This page provides information on the building blocks for enabling shifts in practice. There are three core areas that are foundational to creating organisational change:  

  • organisational ownership  
  • supportive operational environment 
  • staff equipped with skills, knowledge and support to practice. 

Each area has its own key actions and evidence-based strategies. They are designed to help you to make tailored plans to suit your organisation’s existing structures and practices, strengths, and needs.  

You can download a PDF copy of the core organisational change areas, key actions and strategies, or read on to find out more. 

Organisational ownership

Internal ownership of the change process enables the new practices to be embedded within the vision and values of the organisation. This supports alignment between the organisation and practice and allows for the necessary internal adjustments.  

Key actions

Evidence-base strategies

Prioritised practice • Senior leadership commitment.
• Embedded in policy.
• Embedded in position descriptions.
• Time release for training and practice.
• Adequate resourcing provided.
Integrate practice into organisation • Align practices to the organisation’s values.
• Middle managers identify how to integrate changes into everyday practice.
• Embed changes in procedures.
• Integrate changes into communication.
Promote adaptability • Pilot new practices while monitoring outcomes.
• Identify different ways that core practices can be delivered.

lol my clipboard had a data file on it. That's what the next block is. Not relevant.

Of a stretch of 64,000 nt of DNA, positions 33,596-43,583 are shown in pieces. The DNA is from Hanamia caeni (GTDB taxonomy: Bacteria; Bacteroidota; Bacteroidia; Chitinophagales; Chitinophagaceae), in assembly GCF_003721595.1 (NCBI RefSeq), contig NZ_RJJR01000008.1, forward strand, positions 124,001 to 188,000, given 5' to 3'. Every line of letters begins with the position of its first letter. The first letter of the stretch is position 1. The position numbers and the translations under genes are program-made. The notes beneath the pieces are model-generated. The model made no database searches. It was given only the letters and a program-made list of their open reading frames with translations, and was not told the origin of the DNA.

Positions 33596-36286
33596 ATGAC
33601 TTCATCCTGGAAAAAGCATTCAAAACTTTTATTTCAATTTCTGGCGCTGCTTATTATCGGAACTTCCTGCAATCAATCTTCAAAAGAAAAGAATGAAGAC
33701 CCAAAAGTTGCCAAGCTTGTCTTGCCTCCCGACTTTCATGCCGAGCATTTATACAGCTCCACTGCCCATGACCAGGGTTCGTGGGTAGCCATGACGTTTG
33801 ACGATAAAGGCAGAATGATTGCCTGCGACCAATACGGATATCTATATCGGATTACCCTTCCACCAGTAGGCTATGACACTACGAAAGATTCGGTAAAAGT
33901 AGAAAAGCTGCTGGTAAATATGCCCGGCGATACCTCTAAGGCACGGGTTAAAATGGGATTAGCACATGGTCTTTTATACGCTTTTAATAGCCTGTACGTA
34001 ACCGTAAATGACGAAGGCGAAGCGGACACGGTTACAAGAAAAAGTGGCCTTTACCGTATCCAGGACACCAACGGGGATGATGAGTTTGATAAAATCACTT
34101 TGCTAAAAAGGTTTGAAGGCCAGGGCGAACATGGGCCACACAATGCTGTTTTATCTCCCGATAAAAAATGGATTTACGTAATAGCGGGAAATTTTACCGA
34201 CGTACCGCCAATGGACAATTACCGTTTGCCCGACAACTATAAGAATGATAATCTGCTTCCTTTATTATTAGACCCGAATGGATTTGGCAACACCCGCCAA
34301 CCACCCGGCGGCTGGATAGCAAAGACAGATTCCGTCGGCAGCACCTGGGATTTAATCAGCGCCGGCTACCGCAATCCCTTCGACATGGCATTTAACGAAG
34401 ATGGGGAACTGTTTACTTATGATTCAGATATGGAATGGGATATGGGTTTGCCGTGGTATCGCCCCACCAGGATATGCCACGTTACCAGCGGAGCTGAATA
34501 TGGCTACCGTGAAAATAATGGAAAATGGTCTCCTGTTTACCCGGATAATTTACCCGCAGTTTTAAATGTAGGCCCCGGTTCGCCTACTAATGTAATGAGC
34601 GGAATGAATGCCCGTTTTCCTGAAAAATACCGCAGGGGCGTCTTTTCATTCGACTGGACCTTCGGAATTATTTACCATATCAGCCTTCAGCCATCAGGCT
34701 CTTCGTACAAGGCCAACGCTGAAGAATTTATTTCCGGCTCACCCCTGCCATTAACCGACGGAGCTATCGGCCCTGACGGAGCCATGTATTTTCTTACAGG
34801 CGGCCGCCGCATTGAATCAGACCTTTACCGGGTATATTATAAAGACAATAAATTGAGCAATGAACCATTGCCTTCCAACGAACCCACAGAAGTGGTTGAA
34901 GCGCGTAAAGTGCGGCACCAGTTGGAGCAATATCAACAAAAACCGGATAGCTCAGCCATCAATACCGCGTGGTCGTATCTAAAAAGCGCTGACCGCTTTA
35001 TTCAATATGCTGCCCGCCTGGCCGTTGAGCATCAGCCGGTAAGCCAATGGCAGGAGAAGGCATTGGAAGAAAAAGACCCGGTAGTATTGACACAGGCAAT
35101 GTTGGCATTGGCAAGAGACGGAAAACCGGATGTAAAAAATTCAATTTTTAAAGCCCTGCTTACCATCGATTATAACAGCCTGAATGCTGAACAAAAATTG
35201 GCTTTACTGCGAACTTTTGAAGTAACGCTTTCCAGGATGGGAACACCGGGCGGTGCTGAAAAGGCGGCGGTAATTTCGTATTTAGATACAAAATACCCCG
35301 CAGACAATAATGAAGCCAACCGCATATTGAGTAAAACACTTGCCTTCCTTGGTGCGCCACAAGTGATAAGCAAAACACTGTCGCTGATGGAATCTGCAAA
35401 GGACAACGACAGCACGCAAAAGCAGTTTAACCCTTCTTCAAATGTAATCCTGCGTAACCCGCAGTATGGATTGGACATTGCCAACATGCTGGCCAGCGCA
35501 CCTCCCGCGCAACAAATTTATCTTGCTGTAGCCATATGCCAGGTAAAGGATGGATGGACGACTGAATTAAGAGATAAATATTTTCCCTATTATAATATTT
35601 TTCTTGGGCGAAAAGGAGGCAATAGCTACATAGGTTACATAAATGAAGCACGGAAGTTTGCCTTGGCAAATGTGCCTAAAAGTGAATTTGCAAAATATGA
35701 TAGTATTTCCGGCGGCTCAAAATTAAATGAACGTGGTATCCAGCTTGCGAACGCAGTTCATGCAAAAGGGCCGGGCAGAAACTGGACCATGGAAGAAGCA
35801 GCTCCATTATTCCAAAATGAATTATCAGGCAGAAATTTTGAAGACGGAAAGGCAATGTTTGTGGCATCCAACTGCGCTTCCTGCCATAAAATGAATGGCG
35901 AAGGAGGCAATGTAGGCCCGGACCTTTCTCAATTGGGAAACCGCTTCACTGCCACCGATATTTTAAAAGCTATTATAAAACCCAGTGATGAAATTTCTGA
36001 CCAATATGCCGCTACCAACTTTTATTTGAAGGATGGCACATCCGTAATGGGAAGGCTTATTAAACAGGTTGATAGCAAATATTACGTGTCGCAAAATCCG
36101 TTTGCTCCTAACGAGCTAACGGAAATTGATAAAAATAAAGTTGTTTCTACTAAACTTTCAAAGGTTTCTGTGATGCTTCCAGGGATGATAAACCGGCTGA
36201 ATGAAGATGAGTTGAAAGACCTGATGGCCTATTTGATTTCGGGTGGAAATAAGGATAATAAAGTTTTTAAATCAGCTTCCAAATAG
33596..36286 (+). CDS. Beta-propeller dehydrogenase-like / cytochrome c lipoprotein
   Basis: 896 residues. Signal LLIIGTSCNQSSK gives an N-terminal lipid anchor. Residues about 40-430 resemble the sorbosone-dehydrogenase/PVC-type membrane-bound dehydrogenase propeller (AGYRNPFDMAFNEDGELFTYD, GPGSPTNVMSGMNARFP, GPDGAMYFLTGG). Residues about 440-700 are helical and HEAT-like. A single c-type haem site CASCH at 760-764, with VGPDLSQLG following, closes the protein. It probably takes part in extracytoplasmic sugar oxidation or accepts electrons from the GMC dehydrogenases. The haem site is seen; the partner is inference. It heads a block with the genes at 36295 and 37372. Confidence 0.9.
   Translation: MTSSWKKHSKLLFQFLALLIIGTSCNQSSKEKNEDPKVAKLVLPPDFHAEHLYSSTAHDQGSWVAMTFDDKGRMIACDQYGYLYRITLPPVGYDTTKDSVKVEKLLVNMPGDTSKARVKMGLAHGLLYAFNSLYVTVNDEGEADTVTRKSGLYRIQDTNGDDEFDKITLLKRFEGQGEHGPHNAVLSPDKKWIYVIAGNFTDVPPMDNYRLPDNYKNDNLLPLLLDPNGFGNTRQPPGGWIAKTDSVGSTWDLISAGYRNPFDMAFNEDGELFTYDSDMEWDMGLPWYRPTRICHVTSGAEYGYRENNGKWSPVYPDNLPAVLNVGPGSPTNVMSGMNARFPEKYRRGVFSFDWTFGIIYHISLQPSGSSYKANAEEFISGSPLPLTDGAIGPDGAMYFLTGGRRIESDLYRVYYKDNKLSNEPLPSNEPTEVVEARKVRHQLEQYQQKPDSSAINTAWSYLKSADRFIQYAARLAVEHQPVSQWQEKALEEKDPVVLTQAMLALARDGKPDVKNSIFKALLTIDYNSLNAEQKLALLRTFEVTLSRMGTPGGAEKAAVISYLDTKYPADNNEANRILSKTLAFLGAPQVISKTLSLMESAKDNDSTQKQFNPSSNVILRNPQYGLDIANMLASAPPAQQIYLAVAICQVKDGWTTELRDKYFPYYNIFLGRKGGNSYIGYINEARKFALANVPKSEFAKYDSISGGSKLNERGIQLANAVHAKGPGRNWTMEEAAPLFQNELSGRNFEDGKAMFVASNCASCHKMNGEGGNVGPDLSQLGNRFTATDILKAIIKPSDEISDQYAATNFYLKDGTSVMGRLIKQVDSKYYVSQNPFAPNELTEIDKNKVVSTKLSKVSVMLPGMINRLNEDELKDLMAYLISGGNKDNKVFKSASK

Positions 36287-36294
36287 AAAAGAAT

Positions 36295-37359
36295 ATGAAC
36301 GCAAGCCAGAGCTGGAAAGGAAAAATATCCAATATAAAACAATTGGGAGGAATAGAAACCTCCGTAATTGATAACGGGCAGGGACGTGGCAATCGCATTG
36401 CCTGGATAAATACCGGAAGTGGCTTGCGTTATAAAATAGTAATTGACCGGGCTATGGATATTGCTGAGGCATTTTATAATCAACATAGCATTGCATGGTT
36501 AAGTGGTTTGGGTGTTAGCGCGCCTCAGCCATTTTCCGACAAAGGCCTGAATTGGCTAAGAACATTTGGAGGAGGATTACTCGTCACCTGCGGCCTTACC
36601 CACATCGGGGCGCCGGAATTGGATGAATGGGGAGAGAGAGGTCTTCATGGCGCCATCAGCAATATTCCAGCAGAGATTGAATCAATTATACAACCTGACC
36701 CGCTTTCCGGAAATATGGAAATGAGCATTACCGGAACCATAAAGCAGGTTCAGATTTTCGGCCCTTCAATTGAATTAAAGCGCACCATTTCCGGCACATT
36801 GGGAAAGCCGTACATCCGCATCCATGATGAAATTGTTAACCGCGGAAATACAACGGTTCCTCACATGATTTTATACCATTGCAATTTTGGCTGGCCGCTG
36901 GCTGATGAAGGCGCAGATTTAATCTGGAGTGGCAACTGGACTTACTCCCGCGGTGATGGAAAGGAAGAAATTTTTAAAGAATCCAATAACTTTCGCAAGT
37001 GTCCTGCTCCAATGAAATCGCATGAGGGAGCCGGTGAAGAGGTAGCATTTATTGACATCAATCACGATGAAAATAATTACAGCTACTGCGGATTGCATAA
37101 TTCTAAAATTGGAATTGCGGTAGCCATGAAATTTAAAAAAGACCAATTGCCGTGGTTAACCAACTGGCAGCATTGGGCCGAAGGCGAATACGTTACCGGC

• Show how core practices fit different contexts.

Supportive operational environment

Oversight structures, feedback loops and communication systems all work together to direct and provide momentum for the change journey.  

Key actions

Evidence-base strategies

Create accountability • Embed oversight into organisational committee structure.
• Embed changes within audit structures.
• Review and revise strategies.
• Incorporate families into decision-making structures.
Identify change measures • Collect data sets.
• Utilise whole-of-family wellbeing data.
Communication • Use data for feedback loops.
• Tell stories of success.

Staff equipped with skills, knowledge and support to practice 

Staff need to know what is required of them (policy/protocol), and to be equipped with the skills for the required practice (training). They need to understand how to apply these skills in their setting (practice guidelines/practice champion) and be provided with ongoing support to build competence and confidence in the required practice (mentoring/supervision).  

Key actions

Evidence-base strategies

Build motivation for change and promote practice • Identify and educate champions and local opinion leaders.
• Model preferred practice.
• Educate staff to raise awareness.
Provide ongoing skill development and training • Identify learning pathways for different staff.
• Embed practice shifts in introductory/mandatory training.
• Build a pool of trainers, coaches, supervisors and mentors.
• Continually recruit trainers, coaches, supervisors and mentors.
• Provide refresher options for experienced staff.
Provide post-training support • Allocate end users to trained staff.
• Provide opportunities to reflect on practice (e.g. supervision, mentoring,
shadowing, coaching).
• Enable staff to integrate changes into their everyday practice.
Monitor training outcomes and provide feedback • Monitor staff competence and confidence in skills and use of practice.
• Monitor end-user experience of training being applied.
Recruit appropriately skilled staff • Identify core practice principles in recruitment process.
• Include core practice principles in job descriptions.

Visit the National Implementation Research Network for more information on competency drivers and leadership drivers. The Consolidated Framework for Implementation Research also offers articles on leadership engagement and implementation climate. 

Subscribe to our newsletters